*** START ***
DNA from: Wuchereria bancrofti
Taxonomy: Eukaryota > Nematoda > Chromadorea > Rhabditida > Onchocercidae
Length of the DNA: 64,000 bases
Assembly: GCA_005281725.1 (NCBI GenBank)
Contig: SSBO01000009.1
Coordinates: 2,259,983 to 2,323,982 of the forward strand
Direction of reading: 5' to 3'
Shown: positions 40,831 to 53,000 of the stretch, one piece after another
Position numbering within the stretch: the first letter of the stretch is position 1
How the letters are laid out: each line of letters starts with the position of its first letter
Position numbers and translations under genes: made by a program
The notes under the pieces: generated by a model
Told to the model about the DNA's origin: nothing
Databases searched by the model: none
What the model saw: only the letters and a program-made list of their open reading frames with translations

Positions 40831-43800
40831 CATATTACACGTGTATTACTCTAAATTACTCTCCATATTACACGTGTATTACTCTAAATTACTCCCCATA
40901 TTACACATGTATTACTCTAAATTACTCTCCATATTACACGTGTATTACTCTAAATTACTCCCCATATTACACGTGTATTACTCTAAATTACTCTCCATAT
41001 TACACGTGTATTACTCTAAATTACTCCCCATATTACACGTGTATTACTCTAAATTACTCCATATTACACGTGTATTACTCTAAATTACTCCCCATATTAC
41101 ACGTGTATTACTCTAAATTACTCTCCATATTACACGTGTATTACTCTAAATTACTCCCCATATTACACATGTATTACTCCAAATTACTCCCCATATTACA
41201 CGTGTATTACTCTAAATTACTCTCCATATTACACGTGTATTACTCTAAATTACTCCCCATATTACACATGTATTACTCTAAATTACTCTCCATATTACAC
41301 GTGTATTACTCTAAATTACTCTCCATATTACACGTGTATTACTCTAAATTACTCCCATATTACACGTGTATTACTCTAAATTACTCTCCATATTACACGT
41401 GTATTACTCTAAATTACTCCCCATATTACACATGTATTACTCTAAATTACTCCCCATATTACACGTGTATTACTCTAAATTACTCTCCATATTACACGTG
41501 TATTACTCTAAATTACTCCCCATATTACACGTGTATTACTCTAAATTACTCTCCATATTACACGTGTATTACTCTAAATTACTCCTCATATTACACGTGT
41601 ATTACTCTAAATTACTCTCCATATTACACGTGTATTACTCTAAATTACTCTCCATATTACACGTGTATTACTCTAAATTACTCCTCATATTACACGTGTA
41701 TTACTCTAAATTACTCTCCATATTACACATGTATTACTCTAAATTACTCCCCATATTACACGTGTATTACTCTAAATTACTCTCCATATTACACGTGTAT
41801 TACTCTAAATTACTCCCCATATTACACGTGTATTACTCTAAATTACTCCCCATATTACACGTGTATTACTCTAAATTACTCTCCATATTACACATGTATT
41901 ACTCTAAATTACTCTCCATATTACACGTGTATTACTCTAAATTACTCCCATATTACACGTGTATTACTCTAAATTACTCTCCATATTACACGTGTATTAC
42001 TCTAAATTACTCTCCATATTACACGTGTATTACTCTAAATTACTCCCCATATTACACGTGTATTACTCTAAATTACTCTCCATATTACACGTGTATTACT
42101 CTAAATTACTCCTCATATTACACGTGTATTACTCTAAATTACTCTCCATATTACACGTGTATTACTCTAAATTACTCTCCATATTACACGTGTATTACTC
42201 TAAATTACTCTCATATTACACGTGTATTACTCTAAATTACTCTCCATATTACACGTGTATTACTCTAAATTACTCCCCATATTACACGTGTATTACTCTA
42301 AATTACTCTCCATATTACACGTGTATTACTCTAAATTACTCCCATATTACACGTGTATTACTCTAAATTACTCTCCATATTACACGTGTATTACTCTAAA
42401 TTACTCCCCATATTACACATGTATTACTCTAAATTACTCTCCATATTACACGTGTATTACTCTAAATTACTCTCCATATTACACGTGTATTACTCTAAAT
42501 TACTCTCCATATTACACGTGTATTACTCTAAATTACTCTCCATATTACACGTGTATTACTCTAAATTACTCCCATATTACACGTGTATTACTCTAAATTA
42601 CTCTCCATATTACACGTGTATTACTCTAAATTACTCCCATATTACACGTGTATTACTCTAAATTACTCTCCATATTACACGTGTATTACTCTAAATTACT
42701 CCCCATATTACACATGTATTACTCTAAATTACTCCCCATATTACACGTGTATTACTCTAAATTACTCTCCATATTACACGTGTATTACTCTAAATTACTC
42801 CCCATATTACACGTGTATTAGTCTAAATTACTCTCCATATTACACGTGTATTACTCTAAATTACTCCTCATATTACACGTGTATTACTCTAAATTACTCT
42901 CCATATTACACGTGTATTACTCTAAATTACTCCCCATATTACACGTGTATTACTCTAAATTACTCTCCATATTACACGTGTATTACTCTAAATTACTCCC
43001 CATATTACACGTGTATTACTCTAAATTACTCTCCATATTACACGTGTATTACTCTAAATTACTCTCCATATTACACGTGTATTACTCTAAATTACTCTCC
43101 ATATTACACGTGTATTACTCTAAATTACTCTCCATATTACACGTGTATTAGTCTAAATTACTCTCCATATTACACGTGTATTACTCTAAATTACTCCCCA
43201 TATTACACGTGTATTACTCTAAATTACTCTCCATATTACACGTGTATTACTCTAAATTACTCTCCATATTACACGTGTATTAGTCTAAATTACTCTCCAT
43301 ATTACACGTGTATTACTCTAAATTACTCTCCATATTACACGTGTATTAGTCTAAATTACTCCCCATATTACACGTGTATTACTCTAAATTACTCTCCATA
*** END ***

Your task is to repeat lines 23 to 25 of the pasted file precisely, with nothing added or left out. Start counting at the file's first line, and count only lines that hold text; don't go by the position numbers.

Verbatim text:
41401 GTATTACTCTAAATTACTCCCCATATTACACATGTATTACTCTAAATTACTCCCCATATTACACGTGTATTACTCTAAATTACTCTCCATATTACACGTG
41501 TATTACTCTAAATTACTCCCCATATTACACGTGTATTACTCTAAATTACTCTCCATATTACACGTGTATTACTCTAAATTACTCCTCATATTACACGTGT
41601 ATTACTCTAAATTACTCTCCATATTACACGTGTATTACTCTAAATTACTCTCCATATTACACGTGTATTACTCTAAATTACTCCTCATATTACACGTGTA